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4 key things to know when you’re caring for someone with dementia
These expert tips can help you understand what your loved one is going through — and make life a little easier for both of you.
Caregiving requires time, dedication, and strength in any situation. But taking care of a loved one with dementia can be particularly challenging.
There are 16.7 million people who care for folks with dementia, according to the Alzheimer’s Association. They often spend more hours in the role each week than caregivers of people with other conditions. And they spend time doing more difficult tasks.
Yet time isn’t the only concern. “One of the biggest challenges is recognizing that the changes in a family member’s cognition or behavior are due to the disease, not things they’re doing because they’re intentionally angry, agitated, or forgetful,” says Brian D. Carpenter, Ph.D. He’s a professor of psychological and brain sciences at Washington University in St. Louis. His research focuses on family relationships in late life.
“The disease is responsible for causing many changes in behavior,” he says. “And it’s easy for a caregiver to forget that the disease is changing how their brain works.”
Tasks that were simple and routine for your loved one become more difficult and challenging. “You need to learn to be patient with the new way of interacting,” Carpenter says. Here are four strategies that can help.
Turn to the experts
Good information about dementia — and strong support from doctors and others with similar experiences — is super important. Start with your loved one’s care team, of course. But you can also gather helpful information from these sources:
- Alzheimer’s and Dementia Caregiver Center, from the Alzheimer’s Association
- National Alliance for Caregiving
- National Institute on Aging
- Dementia Guide Expert for Families, a free app developed by the University of Illinois
And no matter how much you know, joining a support group can be incredibly helpful. Meeting people in a similar situation can decrease your feelings of isolation and loneliness, says Valerie Gruss, Ph.D. She’s a biobehavioral health science expert at the University of Illinois at Chicago. “Caregivers may feel reduced stress and burden and an increased sense of well-being through being involved in the group.”
You can join an online group or an in-person one. These resources can help you find a match:
Take care of your own health. Make sure you get enough sleep, eat well, take a break from time to time, and maintain social networks. Keep up with your regular health checkups and let your provider know if you’re struggling physically or mentally. Get the help you need to stay healthy.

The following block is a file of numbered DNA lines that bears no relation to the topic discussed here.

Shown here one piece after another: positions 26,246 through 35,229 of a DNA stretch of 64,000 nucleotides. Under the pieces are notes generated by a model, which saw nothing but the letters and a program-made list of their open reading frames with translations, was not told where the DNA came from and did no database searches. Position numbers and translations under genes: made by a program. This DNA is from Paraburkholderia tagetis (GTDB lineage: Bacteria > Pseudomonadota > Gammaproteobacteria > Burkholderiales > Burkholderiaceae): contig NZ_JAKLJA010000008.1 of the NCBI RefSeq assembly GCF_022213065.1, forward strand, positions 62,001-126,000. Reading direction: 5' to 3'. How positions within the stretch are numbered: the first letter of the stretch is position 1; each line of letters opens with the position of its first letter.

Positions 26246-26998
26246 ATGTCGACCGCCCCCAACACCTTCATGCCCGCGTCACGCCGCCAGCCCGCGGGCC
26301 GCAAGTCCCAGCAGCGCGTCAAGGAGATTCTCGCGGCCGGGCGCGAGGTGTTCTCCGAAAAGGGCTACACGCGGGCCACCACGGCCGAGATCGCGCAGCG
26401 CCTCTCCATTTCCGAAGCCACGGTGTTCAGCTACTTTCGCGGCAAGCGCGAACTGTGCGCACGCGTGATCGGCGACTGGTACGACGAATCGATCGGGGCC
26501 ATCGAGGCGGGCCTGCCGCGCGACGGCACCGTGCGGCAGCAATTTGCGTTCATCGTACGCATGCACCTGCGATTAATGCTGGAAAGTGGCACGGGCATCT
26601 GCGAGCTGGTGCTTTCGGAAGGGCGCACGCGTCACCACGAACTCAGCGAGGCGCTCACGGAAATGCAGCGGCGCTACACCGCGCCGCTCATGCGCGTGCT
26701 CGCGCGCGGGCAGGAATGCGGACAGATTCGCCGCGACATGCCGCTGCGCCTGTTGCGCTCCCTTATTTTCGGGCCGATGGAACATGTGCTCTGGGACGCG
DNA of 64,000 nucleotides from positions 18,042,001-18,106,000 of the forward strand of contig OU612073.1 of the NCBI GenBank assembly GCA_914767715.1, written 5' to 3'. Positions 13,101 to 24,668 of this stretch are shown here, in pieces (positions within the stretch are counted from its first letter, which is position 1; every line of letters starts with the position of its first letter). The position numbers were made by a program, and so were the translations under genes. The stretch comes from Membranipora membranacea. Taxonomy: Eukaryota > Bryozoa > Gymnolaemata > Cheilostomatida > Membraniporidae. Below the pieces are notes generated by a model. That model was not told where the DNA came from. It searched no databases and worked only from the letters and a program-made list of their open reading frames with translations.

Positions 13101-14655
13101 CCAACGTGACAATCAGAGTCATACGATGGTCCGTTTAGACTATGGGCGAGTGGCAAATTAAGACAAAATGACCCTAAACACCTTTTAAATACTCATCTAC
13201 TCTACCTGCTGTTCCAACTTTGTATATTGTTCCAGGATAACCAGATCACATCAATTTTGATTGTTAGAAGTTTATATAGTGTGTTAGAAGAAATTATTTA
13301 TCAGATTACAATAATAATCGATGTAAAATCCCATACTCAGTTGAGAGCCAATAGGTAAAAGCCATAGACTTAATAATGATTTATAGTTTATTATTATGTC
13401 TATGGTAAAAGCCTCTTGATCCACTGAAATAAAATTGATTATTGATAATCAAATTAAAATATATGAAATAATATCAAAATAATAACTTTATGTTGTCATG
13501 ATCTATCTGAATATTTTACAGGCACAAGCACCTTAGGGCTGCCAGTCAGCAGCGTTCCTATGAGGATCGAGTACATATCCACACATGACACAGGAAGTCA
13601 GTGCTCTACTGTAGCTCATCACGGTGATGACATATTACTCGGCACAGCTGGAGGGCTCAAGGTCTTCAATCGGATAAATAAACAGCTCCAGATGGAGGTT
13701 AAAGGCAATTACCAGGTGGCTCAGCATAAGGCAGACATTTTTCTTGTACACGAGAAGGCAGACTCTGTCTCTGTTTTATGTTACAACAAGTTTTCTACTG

Another way to take care of your health? Keep your own brain sharp. A great place to start is at BrainHQ, a brain-training program designed by leading scientists that helps you rewire your brain. Subscribe today.
Find meaning in your work
As a caregiver, you need to find your own personal meaning for what you do, Carpenter says. Develop ways to reinforce your understanding that caring for your loved one makes a difference. A couple of possibilities:
- Volunteer. You’re already a super helper. Volunteering can recharge your energy, connect you with others, and give you a powerful sense of purpose.
- Move more. Physical activity is great for your mind — and your spirit. For example, going out for a jog can help you clear your head and let go of the stress of the day. Not enough time to work out? Try a 12-minute exercise “snack,” which can bring big benefits.
Take time for yourself
Learn something you’ve always wanted to learn. Sign up for an online class to study a language, or pick up an old skill that you’ve neglected for years. Or get creative — studies show that engaging in any kind of art can boost your mood, always a good thing for a caregiver. Or just spend some time reading a book or streaming that series everyone is talking about.
“It’s essential for caregivers to make time for themselves, maintain their own interests and activities, and spend time away from the caregiving role from time to time,” says Carpenter. “Caregiving is a marathon, not a sprint. Pace yourself — for the best care for you and your loved one.”
Looking for more ways to build a healthy brain? Try BrainHQ, a brain training program designed by leading scientists that rewires the brain to help you think faster, focus better, and remember more. And it may be included at no cost with your Medicare Advantage plan. Check your eligibility today.
Alzheimer’s overview: Alzheimer’s Association
Caregiver statistics: Family Caregiver Alliance
Research on older volunteers: University of Maine
Exercise and sense of purpose study: Circulation